Airbnb Inc. is taking a page from the Peter Thiel playbook. The home-rental company is providing financial support for a lawsuit brought by one of its hosts against New York City, as the startup battles with officials there over policy.
Stanley Karol, a 56-year-old Airbnb host in Brooklyn, sued the city in federal court Wednesday, accusing officials of retaliating against him for speaking out in support of home rentals. The city imposed fines on Karol that could total more than $30,000 after he appeared at a council meeting in June, according to the complaint. Airbnb agreed to pay his legal fees in the case, said Christopher Nulty, a spokesman for the company.
The suit was filed just hours before the New York City council is expected to pass a bill requiring Airbnb and other home-rental sites to disclose the names and addresses of hosts. The bill is designed to help authorities crack down on illegal short-term stays. Airbnb opposes the measure, saying it would violate the privacy of law-abiding hosts.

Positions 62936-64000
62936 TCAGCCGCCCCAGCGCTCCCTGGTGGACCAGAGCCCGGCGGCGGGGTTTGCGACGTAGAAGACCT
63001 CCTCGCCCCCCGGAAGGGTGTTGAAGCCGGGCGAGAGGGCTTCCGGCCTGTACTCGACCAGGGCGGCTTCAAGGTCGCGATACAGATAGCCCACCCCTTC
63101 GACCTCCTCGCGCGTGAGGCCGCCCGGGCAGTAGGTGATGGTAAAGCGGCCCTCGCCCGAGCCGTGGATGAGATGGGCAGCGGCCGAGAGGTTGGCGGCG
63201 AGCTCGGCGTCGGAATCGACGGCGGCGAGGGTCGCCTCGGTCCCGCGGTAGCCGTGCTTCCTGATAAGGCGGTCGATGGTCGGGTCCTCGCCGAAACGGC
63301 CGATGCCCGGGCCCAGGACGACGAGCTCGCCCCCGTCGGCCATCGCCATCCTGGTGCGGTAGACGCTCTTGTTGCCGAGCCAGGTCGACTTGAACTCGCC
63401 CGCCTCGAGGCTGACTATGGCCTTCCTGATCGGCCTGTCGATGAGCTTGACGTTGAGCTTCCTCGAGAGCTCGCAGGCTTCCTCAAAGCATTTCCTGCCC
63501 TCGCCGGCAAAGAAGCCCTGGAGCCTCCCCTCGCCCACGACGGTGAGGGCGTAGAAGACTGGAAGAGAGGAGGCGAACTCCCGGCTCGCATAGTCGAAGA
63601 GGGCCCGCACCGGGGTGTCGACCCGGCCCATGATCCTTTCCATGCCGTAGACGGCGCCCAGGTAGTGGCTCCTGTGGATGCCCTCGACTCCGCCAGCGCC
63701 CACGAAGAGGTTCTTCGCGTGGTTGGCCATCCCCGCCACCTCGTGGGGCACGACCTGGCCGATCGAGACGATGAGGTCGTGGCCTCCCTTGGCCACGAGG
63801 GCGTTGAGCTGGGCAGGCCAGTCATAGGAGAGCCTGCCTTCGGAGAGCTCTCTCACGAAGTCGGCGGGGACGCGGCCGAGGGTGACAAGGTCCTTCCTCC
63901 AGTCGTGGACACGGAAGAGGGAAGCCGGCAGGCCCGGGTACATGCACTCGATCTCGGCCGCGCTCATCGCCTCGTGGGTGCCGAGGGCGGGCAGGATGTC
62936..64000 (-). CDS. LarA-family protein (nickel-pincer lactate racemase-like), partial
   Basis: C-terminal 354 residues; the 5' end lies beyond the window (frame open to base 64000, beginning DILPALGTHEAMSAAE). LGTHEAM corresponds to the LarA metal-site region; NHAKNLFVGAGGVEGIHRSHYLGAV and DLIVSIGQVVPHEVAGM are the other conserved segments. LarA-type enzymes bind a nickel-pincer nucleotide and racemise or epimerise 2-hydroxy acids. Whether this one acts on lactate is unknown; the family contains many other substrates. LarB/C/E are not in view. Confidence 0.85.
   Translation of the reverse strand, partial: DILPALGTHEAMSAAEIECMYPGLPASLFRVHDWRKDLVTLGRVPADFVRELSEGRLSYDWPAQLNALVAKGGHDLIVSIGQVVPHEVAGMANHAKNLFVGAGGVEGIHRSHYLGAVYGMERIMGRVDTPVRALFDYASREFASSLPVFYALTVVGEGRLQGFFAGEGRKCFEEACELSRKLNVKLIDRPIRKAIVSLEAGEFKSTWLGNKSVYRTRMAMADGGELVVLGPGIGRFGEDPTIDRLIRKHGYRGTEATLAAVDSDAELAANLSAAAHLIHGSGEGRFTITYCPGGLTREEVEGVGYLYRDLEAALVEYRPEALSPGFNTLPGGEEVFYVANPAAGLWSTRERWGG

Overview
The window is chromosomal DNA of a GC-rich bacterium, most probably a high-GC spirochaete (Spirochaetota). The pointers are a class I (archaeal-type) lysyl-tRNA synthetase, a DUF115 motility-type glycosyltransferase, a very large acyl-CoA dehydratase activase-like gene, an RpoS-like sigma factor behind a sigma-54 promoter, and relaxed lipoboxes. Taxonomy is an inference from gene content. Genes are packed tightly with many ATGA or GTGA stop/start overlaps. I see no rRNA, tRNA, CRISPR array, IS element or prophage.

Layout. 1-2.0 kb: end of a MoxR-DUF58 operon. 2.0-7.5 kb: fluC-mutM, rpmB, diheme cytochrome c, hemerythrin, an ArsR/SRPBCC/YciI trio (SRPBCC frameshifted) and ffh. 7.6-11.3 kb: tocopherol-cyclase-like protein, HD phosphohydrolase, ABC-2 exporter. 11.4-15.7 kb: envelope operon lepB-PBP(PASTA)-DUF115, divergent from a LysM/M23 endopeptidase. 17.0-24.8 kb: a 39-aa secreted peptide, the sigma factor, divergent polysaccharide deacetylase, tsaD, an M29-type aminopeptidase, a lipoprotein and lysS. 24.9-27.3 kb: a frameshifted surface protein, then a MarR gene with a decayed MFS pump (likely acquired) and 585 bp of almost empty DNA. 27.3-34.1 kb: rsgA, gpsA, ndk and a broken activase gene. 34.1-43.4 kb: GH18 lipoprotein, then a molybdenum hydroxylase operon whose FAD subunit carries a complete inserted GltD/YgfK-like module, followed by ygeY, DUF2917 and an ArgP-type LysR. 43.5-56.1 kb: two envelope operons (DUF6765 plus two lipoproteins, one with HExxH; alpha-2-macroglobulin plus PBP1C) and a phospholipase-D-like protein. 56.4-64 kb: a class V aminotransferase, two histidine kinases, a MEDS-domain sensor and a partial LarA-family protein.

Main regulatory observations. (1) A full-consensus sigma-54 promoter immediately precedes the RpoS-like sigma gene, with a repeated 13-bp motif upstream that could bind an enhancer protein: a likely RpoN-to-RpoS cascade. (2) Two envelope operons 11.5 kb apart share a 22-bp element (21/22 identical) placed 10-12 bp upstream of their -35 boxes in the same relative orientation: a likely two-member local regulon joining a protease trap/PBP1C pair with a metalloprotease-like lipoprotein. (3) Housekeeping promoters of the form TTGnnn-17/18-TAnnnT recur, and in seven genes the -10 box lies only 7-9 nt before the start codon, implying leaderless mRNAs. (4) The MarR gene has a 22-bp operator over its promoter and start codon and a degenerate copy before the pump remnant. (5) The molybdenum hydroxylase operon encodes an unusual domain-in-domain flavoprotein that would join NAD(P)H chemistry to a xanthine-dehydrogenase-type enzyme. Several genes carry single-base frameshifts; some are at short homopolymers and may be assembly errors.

The Airbnb-backed lawsuit is another twist in a nearly decade-long war between the company and New York. Airbnb sued the city and state directly in 2016 over a law restricting short-term sublets. It settled both cases within a couple months. The battle raged on this year, with the city comptroller accusing Airbnb of costing New Yorkers $616 million in rent increases and Airbnb accusing city council members in June of being in the pockets of the hotel industry.
Litigation finance is a controversial new tool for Airbnb. Thiel, the billionaire technology investor and President Donald Trump backer, used it to great effect when he funded Hulk Hogan’s suit against Gawker. Unlike Thiel, Airbnb isn’t trying to hide its involvement in the New York suit.
If the city passes the new law Wednesday, Airbnb would be required to share hosts’ information with the mayor’s Office of Special Enforcement, the same agency Karol has accused of targeting him. Karol received citations for converting his basement into an illegal hotel and failing to meet fire codes, the complaint said.
“People shouldn’t have to worry that when they go home, there’s going to be a knock on the door just because they decided to speak up against the government,” said Andrew Celli, an attorney at Emery Celli Brinckerhoff & Abady LLP, which is representing Karol in the case.
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Here’s the lawsuit